- game room
- movie theater
In 1965, The Byrds put King Solomon's words from Ecclesiastes to music. If Solomon were writing those words today, he might include a disclaimer about smart phones/devices.*
To every thing there is a season, and a time to every purpose under the heaven:
A time to be born, and a time to die; a time to plant, a time to reap that which is planted;
A time to kill, and a time to heal; a time to break down, and a time to build up;
A time to weep, and a time to laugh; a time to mourn, and a time to dance;
A time to cast away stones, and a time to gather stones together;
A time to embrace, and a time to refrain from embracing;
A time to get, and a time to lose; a time to keep, and a time to cast away;
A time to rend, and a time to sow; a time to keep silence, and a time to speak;
A time to love, and a time to hate; a time of war, and a time of peace.
A time for phones, and a time to put them down*
*Disclaimer: There will be a time for all of the afore mentioned things unless you choose not to set the device aside. Device distraction hinders having the "know how" and time to plant, reap, kill, heal, break down, build up, weep, laugh, mourn, dance, embrace, show restraint, get up, win, lose, keep, sow, speak, love what you need to love, hate what should be hated, go to war with things/people to be battled, find peace in the everyday things...
We face a challenge as parents today, not just raising our children, but raising them while holding a device in their hands.
- Some parents have chosen not to supply their children with a phone or device
- Some have trusted their children with them, but place restrictions on the use
- Others moms and dads have given the phones with no limits or boundaries.
Our family has fallen in the middle. We have provided phones for two or our children for several reasons:
1. Convenience of getting in touch with them. (no more wondering if you have track practice and if so, where/when should I pick you up - texting can be a great tool for families)
2. When in history have we been able to look up what we need/want to know without visiting the library? Phones can be a huge help and educational resource when used in that way.
3. Our kids will soon be living in this world as young adults without our guidance. Because of that, we felt it was necessary to teach and train them about restricting themselves before they are on their own.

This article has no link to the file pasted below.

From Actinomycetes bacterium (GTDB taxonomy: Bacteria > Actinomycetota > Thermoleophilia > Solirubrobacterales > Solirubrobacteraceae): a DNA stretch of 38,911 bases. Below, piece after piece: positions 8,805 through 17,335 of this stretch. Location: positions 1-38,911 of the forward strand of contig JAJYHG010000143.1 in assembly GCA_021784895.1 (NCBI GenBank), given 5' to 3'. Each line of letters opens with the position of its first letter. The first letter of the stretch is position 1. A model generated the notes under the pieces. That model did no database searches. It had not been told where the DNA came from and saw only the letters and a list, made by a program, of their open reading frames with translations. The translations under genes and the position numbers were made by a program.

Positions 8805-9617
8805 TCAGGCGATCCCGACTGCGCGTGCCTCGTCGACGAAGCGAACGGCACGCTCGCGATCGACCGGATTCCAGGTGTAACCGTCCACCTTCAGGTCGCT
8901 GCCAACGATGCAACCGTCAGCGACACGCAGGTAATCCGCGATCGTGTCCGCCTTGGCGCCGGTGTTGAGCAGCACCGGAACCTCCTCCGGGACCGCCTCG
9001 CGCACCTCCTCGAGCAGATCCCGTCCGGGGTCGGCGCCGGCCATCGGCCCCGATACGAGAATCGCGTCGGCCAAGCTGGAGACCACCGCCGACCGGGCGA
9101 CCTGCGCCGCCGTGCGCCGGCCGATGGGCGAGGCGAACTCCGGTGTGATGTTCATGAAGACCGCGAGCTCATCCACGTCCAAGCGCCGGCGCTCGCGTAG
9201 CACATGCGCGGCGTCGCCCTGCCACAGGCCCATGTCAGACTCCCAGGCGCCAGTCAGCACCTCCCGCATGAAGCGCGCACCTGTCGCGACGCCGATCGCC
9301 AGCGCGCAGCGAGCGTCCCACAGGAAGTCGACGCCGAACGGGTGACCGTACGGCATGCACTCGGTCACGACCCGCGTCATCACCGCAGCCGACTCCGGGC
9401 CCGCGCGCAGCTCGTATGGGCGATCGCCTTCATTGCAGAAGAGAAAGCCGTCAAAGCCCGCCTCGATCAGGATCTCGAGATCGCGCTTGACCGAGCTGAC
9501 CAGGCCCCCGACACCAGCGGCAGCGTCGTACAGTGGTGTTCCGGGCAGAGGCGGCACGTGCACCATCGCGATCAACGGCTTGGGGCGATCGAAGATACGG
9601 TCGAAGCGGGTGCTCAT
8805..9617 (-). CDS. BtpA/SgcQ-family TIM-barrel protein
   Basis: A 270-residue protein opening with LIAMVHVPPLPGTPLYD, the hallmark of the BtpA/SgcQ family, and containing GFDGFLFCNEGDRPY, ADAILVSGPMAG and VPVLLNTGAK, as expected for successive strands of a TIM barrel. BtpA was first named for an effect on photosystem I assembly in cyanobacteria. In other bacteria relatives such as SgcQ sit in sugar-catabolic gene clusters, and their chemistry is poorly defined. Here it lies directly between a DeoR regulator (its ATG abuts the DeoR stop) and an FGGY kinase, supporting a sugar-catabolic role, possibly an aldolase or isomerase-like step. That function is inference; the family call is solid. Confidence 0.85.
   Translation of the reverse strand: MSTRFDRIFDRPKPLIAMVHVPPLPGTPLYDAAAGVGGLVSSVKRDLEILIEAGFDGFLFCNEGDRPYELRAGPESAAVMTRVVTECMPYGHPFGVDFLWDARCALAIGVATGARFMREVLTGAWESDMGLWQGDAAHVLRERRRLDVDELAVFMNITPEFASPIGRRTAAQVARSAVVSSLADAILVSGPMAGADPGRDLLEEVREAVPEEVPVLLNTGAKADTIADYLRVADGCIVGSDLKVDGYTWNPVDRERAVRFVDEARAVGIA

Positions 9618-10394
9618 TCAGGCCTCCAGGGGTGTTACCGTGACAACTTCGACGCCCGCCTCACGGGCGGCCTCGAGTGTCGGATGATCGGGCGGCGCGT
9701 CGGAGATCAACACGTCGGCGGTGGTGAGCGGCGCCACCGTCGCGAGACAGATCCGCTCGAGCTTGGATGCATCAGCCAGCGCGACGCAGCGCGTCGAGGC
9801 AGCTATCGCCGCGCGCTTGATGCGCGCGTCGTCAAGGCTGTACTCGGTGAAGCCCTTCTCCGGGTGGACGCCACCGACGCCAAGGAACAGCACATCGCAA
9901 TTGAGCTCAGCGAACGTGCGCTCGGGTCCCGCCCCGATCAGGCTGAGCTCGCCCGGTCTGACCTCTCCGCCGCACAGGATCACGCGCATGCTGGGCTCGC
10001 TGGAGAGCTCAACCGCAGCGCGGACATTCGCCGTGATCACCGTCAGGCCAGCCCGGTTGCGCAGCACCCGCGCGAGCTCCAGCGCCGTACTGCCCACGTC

Those sound nice and neat, and I'm just telling you now, not much is black and white. Life is messy and so is this phone/device issue. Here are some of our guidelines:
1. The phone is ours...We paid for it so I can pick it up and read the texts, instagram, etc. to get a feel for where you are as a person and who you are "hanging out with." I know you won't like it, but it's my job to protect you right now so it just has to be.
2. After school, the phone is turned in to me or dad to give them time to get their school work done/rooms picked up, clothes washed, help with dinner, outside to play basketball, creativity, etc. They get it back after dinner if their "stuff" is done. If they say they need their phone to do homework, I will give them mine or they can use a computer/ipad that doesn't light up or buzz when they have a message. (Notifications can be turned off. A good idea) For all the great things about smart phones, one of the worst is the distraction and time sucker that they can be.
3. Phones come to our room at bedtime (9:30 for younger, 10:00 for older). There is a time to sleep and a time to be awake. With the phone vibrating, it's hard to get the sleep they need. There are about a million excuses to this rule, (believe me, I've heard most of them) but we stand firm on it for their sake. We sometimes look through the texts. It usually depends on how that child is doing with relationships, school, etc. Seems like moms have a God given sense about when something is being hidden and when kids are being sincere and honest.
We also try to know the passwords to most of the apps they frequently use, but there are new apps everyday. So, developing a trusting relationship with your child is still the best way to know what's going on in their lives. How do you do that? Having them put their devices aside will frustrate them at first, but it's usually a great way to spend some time with them and get on the same page.
Our kids are not the enemy in this and neither are you (though your child may make you feel that way). God has a plan for each of our children - we are all here for this time in history when over 600 million smart phones/devices have been sold. As the parents, it's part of our responsibility to see that they aren't hindered from knowing who God is, who their family is and what His purpose is for them because of the electronics in their possession. Not an easy task, but definitely worth the effort. Empower them to use their phone, not be consumed by it. There is a time for everything and now is the time to be wide awake as a parent, to sow what is sometimes difficult; to reap what only God can accomplish. Now is the time...
Check out this article for some helpful tips on determining if you or your children are addicted to the social side of what our devices offer. Facebook, Instagram, Twitter, etc.
Are You OverDosing on Social Media?